You might think that Democratic Party donors would close their wallets this cycle out of embarrassment, but you would be mistaken. As Kim Strassel reports in the Wall Street Journal, the Democrats are winning the money race.
Kim argues that the Democrats’ incessant attacks on Charles and David Koch have worked. Those attacks have two purposes: to stir up Democratic donors, and to intimidate Republican donors. Both goals, she thinks, have been achieved:
The Reid strategy is working.
It’s true that Republicans are raising a lot of campaign money, and National Republican Senatorial Committee Chairman Jerry Moran has navigated his party through a successful primary season. …
The NRSC is on track to clear $70 million in 2014—a fundraising record for the organization. Yet Democrats are raising more. As of the June 30 financial reporting deadline, the Democratic Senatorial Campaign Committee had raised $25 million more than the NRSC—cashing in on Obama events and on the party’s Hollywood and Wall Street patrons. The same is true for the House, where the Democratic Congressional Campaign Committee has consistently outraised its Republican counterpart this year.
The Democrats are always railing against “dark money,” but the truth is that they have their own dark money–more of it than the Republicans do:
Of more concern to Republicans is the money that Democrats are funneling into their outside Super PACs, the campaign vehicles best positioned to damage Republican candidates. The heavyweight in this field is Mr. Reid’s Senate Majority PAC, which—thanks in part to Mr. Reid’s Koch agitation—is landing windfall donations that have turned it into the second-largest spender this cycle after the Democratic Senatorial Campaign Committee.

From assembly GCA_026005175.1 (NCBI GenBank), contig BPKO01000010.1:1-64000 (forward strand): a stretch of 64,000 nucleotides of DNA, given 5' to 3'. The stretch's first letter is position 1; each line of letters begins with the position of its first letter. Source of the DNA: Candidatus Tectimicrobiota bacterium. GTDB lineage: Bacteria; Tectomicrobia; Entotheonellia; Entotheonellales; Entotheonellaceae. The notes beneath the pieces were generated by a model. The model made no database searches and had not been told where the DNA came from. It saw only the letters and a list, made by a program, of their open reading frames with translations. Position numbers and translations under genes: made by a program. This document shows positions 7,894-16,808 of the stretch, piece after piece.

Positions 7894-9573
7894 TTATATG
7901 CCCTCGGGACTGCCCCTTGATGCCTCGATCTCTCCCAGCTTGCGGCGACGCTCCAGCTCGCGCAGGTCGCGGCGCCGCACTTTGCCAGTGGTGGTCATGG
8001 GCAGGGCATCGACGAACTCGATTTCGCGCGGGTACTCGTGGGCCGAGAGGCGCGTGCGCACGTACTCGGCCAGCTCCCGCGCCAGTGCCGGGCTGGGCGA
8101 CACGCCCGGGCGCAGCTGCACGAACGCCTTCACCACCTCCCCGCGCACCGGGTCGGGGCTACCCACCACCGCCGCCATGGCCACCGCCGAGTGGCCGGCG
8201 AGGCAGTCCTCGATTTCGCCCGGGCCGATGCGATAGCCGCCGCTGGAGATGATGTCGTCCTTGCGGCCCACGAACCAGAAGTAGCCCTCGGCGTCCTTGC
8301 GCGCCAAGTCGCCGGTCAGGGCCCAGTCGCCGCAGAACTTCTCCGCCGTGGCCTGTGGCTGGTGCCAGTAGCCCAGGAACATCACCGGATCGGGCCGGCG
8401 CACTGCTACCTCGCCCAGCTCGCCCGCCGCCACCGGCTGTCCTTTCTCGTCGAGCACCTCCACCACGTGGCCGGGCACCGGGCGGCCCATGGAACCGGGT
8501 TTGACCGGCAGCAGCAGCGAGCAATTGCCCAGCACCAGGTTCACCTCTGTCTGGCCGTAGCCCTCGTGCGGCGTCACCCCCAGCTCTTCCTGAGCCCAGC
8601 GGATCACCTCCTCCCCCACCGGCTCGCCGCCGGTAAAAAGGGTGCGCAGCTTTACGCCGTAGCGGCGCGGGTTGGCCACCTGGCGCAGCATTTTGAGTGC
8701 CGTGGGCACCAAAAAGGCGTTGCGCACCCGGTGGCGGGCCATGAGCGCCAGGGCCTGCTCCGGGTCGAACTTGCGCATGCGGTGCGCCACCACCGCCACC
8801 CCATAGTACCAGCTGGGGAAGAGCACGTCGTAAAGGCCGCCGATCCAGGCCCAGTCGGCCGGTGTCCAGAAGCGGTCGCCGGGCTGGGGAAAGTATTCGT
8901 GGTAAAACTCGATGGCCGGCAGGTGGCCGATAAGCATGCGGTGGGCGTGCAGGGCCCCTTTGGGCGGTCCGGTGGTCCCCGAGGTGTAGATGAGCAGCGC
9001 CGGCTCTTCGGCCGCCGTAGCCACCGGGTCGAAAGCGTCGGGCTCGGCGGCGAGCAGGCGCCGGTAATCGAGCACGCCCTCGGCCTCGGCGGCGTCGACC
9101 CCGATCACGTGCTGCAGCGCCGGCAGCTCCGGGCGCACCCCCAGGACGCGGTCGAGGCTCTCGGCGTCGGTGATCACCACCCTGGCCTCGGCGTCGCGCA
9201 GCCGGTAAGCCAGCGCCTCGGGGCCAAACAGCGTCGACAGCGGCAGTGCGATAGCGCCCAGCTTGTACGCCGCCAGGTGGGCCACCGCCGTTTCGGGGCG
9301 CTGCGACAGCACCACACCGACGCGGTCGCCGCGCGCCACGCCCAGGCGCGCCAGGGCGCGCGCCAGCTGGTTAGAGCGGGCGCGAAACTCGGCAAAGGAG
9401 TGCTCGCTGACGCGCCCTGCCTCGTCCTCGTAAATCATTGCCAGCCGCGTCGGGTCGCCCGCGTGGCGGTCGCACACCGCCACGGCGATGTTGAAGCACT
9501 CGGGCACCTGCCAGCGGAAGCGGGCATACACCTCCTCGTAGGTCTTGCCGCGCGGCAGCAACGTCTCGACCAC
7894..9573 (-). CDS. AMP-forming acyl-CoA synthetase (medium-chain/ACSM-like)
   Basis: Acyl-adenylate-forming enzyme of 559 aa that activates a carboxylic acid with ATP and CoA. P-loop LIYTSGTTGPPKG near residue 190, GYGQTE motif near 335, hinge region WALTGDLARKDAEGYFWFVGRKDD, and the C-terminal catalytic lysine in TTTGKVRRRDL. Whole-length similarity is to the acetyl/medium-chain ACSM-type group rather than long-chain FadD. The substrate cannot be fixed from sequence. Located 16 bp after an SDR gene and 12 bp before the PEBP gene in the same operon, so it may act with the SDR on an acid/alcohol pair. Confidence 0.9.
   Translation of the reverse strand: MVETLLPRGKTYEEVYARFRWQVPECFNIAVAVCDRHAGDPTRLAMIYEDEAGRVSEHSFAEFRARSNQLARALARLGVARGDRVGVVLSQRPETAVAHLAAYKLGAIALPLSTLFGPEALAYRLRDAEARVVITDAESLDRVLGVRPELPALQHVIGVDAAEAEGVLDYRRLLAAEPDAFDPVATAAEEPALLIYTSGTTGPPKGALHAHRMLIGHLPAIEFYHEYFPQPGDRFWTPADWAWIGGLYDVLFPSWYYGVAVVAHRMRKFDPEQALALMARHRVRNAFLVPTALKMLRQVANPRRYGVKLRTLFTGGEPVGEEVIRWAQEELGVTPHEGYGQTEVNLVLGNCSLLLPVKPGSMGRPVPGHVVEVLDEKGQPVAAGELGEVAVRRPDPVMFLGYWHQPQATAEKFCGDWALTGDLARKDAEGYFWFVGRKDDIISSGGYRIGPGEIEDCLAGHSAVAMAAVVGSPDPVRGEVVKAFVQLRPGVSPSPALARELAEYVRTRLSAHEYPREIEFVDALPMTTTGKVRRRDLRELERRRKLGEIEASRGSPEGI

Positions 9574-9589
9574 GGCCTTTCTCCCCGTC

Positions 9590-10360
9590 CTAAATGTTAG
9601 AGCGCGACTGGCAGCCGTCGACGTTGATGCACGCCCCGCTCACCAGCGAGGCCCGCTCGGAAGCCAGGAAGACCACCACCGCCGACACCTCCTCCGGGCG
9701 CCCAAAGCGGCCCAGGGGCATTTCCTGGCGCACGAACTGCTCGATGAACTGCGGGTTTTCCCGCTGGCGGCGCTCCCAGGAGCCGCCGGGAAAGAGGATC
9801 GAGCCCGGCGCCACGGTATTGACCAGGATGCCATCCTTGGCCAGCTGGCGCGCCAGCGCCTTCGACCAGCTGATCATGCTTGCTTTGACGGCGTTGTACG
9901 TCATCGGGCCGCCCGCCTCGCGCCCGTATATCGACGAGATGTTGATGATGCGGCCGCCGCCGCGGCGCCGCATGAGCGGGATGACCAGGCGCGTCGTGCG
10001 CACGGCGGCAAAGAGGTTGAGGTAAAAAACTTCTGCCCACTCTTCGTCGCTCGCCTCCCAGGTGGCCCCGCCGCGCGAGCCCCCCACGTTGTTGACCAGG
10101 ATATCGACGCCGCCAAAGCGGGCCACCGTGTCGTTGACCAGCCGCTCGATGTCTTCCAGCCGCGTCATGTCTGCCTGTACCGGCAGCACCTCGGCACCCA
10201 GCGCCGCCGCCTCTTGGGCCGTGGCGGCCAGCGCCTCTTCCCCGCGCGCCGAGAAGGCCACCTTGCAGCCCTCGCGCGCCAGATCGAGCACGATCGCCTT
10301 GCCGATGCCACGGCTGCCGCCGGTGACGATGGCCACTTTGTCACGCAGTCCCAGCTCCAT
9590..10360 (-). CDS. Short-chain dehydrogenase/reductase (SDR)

The two Democratic organizations have each spent close to $32 million. By comparison, the Republicans’ Senatorial Committee has spent about $16 million, and the biggest GOP Super PAC, American Crossroads, has spent about $7 million.
The Senate Majority PAC is central to the Democratic campaign strategy of running furious attack ads against GOP senatorial candidates. Democratic candidates entered their races with exceedingly low approval ratings, thanks to their ties to the Obama agenda. The Super PAC ads—which accuse Republicans of being everything from corrupt social-lunatics to women-haters—drag down GOP favorability ratings, tightening races.
Mr. Reid’s Koch attacks also appear to be depressing donor giving to GOP Super PACs that could run their own attack ads and even the odds.
How can Republican candidates overcome this torrent of Democrat cash? By talking about immigration. Immigration is currently the number one issue that can sway votes, but, as Paul noted here, neither party has yet established a clear edge on the issue. This is because most voters don’t know that most Republicans agree with them. Every GOP candidate should articulate a clear, simple position:
* Secure the borders.
* Enforce our laws.
* No amnesty.
* Defend American workers by limiting legal immigration.
If they do that, we will see a historic midterm sweep. Some Republican candidates, like Scott Brown in New Hampshire, have turned up the heat on immigration, as in this ad:
Brown has pulled to within two points of incumbent Jeanne Shaheen in the latest polling. Tom Cotton, battling incumbent Mark Pryor, likewise has made immigration the subject of his latest ad:
The desire to restore the rule of law to immigration policy runs broad and deep. Not just Republicans, but independents and many Democrats will respond to that message. It may turn out to be the one issue that Democrat dollars can’t buy.
But let’s not take any chances. You can help by contributing to Republican candidates who are fighting tough, principled, conservative campaigns against the Democratic machine. Check out the Power Line Picks in the right sidebar, follow the links, and donate to their campaigns. Every dollar helps.